Marilyn Monroe was an icon of vintage Hollywood. Her stunning good looks and comedic abilities made her one of Tinsel Town’s most sought-after actresses. Despite her tragic death in 1962, her name continues to appear in news headlines, most recently for a controversial reason.
In 2011, sculptor John Seward Johnson II created a 26-foot tall statue of Marilyn Monroe. Crafted from aluminum and stainless steel, it portrays Monroe in her famous scene from the 1955 romantic comedy The Seven Year Itch, where she stands over a subway grate while her dress is lifted up by the wind of a passing train.
The statue, called Forever Marilyn, was unveiled in Chicago before being moved to the corner of Palm Canyon Drive and Tahquitz Canyon in Palm Springs, California. From 2012 to 2014, it was seen as a major tourist attraction for the city.
After leaving Palm Springs, the statue was displayed in Australia and China, before being brought back to the U.S. It was put on display in Connecticut during an exhibit of Seward’s work, and while there, it drummed up backlash from a local church.
Return to Palm Springs
P.S. Resorts, a hotel association, recently purchased the statue for $1 million, plus the cost of installation. The plan was to bring it back to Palm Springs to help revive the city’s downtown after the effects of the COVID-19 pandemic.
The purchase was supported by the Palm Springs mayor and city council. Mayor Christy Holstege said it had previously brought in millions in tourist revenue and was a “social media sensation.”
She described the artwork as “whimsical” and a “perfect fit” for Palm Springs, while council member Geoff Kors excitedly spoke about the tourism dollars it would pump back into the local economy.
The statue has been placed in front of the Palm Springs Art Museum, at the corner of Museum Way and Belardo Road. Its unveiling on June 20, 2021, drew hundreds and featured music from DJ Alf Alpha and a flyover from a vintage aircraft.
The return of the Forever Marilyn statue hasn’t been without its detractors. Those disputing its return fall into two camps: they either view it as misogynistic and tone-deaf in the current #MeToo climate, or they are against its location, as it has resulted in the closure of a downtown street. The latter comes after the initial plans to install the statue in a nearby park were altered.
Upon learning it was returning to Palm Springs, a local group called the Committee to Relocate Marilyn filed a lawsuit to prevent its installation. The committee accuses city hall of violating municipal and state codes by closing Museum Way, without resident input, for the three years the statue will be in Palm Springs.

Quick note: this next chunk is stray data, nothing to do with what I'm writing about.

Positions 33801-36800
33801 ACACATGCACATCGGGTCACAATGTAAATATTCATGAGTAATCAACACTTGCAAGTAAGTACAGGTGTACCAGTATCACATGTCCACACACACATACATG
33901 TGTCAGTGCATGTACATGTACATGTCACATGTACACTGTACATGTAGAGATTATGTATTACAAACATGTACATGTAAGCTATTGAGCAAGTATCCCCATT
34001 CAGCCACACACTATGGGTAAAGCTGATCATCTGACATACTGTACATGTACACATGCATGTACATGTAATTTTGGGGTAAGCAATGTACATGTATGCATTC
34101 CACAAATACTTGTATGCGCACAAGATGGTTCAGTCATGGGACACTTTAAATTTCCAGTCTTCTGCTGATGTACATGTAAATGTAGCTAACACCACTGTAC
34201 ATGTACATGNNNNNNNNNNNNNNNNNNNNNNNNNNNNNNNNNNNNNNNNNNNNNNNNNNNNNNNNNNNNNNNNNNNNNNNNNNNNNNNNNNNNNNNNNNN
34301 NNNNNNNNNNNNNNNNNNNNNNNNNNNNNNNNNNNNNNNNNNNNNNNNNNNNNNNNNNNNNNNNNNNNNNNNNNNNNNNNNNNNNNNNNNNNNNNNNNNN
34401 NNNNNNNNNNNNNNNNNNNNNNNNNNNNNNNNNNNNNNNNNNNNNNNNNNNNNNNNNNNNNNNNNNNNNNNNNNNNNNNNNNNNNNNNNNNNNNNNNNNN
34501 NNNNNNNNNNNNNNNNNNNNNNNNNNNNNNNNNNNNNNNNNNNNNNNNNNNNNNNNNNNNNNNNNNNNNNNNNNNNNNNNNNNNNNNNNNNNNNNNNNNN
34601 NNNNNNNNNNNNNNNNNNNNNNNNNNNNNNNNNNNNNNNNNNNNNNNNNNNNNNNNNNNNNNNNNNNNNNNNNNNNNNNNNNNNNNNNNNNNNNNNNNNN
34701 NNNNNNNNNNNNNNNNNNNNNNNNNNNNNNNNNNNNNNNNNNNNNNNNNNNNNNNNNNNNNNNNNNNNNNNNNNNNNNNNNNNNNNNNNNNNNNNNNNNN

“She was meant to be here forever in the park,” said Nickie McLaughlin, founder of the committee. “That’s what’s upset us. To close a street that was specifically created to open up the museum is what we have a problem with.”
The city disputes this claim, saying the three-year contract signed with P.S. Resorts requires only a temporary street closure. This means they weren’t required to follow the formal process for permanently closing a street. A GoFundMe campaign for the committee has raised over $70,000 for legal aid.
The committee is supported by museum director Louis Gracos, who is unhappy about the statue’s positioning. While those entering the museum will see the Hollywood icon from the front, those leaving will view her exposed lower half from behind.
A misogynistic tribute
The majority of protestors present for the statue’s unveiling were against its appearance. Coordinated by chapters of the Women’s March Foundation, protestors donned pink shirts and chanted such things as “Hey ho! Ho ho! Misogyny has got to go!” and “Exploitation! Exploitation!”
The protest on June 20 was the second to occur surrounding the statue’s installation. Back in April, the group came together for a peaceful demonstration.
“When you exit the museum, the statue is designed to look at her crotch and look at her buttocks and take photos,” said Emiliana Guereca, executive director of the Women’s March Foundation. “That is no longer acceptable. It may have been acceptable in the 1950s, but we are in 2021 fighting the same thing and women are saying enough is enough.”
Along with the protests, a Change.org petition has been created, calling for the statue’s removal. Promoting the hashtag #MeTooMarilyn, it reads: “[Marilyn Monroe] wanted to be taken seriously as an artist and not just a sexual icon. We join others in asking the City of Palm Springs to venerate — not defile — her memory.”
At present, the aim is to collect 50,000 signatures.